Southern California's proximity to the ocean on the west, its latitude and topography all lend themselves to creating narrow climate bands stretching in a mostly north-south direction along the entire southernmost portion of the state. This can pose some interesting challenges for vegetable gardeners in the area, as several distinct ribbons of these climate areas may exist even within a single county. To maximize their growing season, gardeners need to be very knowledgeable of their locale. Water is also a concern in Southern California; gardeners should take steps to conserve water when irrigating.
The USDA Plant Hardiness Zone Map is a good resource for basic climate information anywhere in North America. Gardening books usually refer to these zones, so vegetable gardeners should be familiar with this map. The website also lists the average annual minimum temperature by zone, which is important information for determining what perennial plants can thrive outdoors year-round. Tiny Orange County contains three zones: 9a, 9b and 10a. San Bernadino County is divided into 10 distinct climate bands ranging from 8b to 10a. San Diego and Imperial Counties, at the bottom of the state, share the same bands with the area right around the city of San Diego warming into 10b.
Sunset Magazine maintains a website with its own zones that offer more details about growing conditions by locale. Orange County's Sunset Zones 22 and 23 boast growing seasons of at least nine months, from February to November. The coldest band running through San Bernadino County and south into San Diego County, Sunset Zone 7, enjoys a growing season from May through October with dry, hot summers and winter lows in the 20s F.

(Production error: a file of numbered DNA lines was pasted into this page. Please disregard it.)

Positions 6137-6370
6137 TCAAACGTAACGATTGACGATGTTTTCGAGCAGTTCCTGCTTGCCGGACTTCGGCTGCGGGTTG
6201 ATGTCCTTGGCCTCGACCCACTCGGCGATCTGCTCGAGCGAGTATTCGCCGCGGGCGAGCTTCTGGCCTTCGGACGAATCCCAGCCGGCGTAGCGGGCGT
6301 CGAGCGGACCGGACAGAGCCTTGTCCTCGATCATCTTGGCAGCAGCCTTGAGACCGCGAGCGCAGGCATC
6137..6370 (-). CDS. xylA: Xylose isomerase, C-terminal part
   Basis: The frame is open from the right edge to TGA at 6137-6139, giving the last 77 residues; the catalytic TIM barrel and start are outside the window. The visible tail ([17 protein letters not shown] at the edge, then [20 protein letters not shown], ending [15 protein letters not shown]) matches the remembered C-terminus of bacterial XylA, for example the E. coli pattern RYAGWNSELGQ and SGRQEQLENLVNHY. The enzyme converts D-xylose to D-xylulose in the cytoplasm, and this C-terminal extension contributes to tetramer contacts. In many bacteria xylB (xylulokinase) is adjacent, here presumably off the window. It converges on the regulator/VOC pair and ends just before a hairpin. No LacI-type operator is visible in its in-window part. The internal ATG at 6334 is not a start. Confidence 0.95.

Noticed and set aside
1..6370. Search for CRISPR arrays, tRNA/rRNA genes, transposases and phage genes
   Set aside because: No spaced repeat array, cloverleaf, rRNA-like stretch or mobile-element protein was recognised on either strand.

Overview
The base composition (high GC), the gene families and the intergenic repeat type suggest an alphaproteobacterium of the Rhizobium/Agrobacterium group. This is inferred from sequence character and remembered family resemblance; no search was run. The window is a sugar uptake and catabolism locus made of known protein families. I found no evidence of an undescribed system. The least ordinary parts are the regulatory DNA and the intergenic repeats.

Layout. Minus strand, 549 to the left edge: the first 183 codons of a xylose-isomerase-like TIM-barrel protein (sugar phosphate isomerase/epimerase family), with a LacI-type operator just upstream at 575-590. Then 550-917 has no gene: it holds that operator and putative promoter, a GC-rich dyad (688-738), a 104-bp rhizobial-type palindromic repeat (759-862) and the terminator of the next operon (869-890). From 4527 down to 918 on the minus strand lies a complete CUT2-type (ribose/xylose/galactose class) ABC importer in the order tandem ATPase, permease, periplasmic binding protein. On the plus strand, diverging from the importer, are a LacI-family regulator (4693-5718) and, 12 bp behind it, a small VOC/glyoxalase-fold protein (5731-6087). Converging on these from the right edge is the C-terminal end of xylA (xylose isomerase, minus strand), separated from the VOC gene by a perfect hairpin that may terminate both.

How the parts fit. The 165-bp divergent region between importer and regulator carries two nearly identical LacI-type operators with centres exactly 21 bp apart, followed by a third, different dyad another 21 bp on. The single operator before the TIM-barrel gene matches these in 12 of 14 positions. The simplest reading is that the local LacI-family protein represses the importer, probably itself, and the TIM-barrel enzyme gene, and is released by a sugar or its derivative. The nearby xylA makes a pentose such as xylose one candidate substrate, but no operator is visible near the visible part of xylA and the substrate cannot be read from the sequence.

To get a jump on the growing season, SoCal gardeners start seeds indoors. Once the weather warms, seedlings can make the transition outside. Most instructions on seed packets advise starting seeds a certain number of weeks before the anticipated "Last Frost Date," which is around the start of Sunset's zone growing season listing. The National Oceanic and Atmospheric Administration Satellite and Information Service also keeps statistics on frost dates by region.
Advantages of Southern California Gardening
Southern California vegetable gardeners in all zones enjoy long growing seasons compared to much of the rest of the U.S. By starting seeds indoors before the season starts, and extending the season in the fall with a light covering over plants, it's possible to grow two or three crops in succession. Warm-season crops do well in the summer heat. Many perennial herbs thrive year-round in the temperate climates of Southern California.
Disadvantages of Southern California Gardening
Crops that do best with long, cool days for several months, such as celery, cabbage and kale, will grow reasonably well in USDA Zone 8b but the warmer zones will not have enough cool days to allow these crops to mature fully.